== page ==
Best Interest of the Child

When there is a court case that affects a child, like custody, parental rights, or adoption, the court will consider the "best interest" of the child when making its decision.

There is no standard definition of "best interest" of the child. In general, it refers to the factors that the Judge considers when deciding what will best serve the child and who is best suited to take care of the child. In New York, the "child's health and safety shall be the paramount concerns" when making a decision.


Custody & Visitation

When awarding custody and visitation, courts do not favor one parent over the other parent. The court awards custody and visitation based on what is best for the child. The Judge will look at many things to figure out what would be in the best interest of the child, such as:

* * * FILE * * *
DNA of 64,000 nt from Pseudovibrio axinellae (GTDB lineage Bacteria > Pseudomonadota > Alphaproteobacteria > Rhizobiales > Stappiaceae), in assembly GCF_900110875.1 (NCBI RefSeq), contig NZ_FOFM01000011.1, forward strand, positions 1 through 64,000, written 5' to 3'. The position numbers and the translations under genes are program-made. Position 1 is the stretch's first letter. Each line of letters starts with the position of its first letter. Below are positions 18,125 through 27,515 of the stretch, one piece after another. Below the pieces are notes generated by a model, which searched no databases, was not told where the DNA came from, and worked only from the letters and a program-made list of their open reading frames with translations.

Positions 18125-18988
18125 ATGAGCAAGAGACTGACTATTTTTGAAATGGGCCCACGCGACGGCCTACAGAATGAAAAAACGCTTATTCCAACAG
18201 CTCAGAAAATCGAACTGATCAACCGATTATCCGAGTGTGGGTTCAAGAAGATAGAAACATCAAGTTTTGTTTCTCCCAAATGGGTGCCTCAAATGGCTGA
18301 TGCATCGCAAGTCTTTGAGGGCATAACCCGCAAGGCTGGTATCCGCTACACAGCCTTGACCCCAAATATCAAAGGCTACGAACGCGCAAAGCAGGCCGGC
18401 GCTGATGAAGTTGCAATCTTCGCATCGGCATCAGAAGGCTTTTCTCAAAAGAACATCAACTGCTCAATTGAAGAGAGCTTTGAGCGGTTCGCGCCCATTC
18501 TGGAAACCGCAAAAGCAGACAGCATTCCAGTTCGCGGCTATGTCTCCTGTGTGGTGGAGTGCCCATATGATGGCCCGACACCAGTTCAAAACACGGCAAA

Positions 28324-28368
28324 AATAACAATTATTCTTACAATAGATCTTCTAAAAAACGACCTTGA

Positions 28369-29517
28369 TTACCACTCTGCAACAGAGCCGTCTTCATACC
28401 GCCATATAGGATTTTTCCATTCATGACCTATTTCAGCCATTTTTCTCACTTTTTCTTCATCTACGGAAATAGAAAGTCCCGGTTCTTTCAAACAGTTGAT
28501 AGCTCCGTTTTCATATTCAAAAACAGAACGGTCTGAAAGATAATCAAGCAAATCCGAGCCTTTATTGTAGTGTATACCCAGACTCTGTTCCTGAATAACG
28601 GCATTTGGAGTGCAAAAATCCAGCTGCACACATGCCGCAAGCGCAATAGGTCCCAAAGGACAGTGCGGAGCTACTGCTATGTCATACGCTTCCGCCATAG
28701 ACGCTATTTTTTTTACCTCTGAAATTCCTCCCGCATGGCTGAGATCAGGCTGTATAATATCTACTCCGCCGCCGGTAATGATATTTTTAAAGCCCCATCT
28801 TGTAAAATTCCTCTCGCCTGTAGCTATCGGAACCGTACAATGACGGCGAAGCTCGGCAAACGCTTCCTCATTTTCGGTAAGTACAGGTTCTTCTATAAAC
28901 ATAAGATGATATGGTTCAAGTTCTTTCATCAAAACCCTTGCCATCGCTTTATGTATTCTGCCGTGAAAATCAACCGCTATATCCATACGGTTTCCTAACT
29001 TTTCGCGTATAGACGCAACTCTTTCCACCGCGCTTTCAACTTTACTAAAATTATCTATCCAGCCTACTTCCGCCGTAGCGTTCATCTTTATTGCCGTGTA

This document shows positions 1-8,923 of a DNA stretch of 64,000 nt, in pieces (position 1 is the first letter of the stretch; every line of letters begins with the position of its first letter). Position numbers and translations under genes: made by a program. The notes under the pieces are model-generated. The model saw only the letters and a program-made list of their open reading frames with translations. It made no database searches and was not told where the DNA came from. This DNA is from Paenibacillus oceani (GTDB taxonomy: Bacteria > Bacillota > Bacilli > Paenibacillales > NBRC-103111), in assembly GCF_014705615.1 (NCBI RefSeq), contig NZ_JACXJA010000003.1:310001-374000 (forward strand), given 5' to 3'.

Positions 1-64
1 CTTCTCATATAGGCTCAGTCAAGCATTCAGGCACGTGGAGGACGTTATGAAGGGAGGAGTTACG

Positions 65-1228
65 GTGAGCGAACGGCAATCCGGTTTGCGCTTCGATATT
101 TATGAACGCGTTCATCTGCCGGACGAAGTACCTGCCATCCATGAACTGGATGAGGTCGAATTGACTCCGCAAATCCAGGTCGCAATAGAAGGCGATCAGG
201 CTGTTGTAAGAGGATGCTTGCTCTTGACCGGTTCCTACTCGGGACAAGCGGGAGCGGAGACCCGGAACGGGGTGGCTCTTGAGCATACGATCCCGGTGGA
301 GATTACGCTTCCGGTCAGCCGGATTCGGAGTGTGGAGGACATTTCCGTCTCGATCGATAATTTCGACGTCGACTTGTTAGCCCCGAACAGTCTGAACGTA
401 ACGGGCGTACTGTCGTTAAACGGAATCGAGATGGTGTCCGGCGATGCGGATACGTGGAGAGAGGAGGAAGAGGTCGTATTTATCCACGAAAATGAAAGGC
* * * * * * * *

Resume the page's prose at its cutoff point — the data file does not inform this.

• which parent has been the main care giver/nurturer of the child
  • the parenting skills of each parent, their strengths and weaknesses and their ability to provide for the child's special needs, if any
  • the mental and physical health of the parents
  • whether there has been domestic violence in the family
  • work schedules and child care plans of each parent
  • the child's relationships with brothers, sisters, and members of the rest of the family
  • what the child wants, depending on the age of the child
  • each parent's ability to cooperate with the other parent and to encourage a relationship with the other parent, when it is safe to do so

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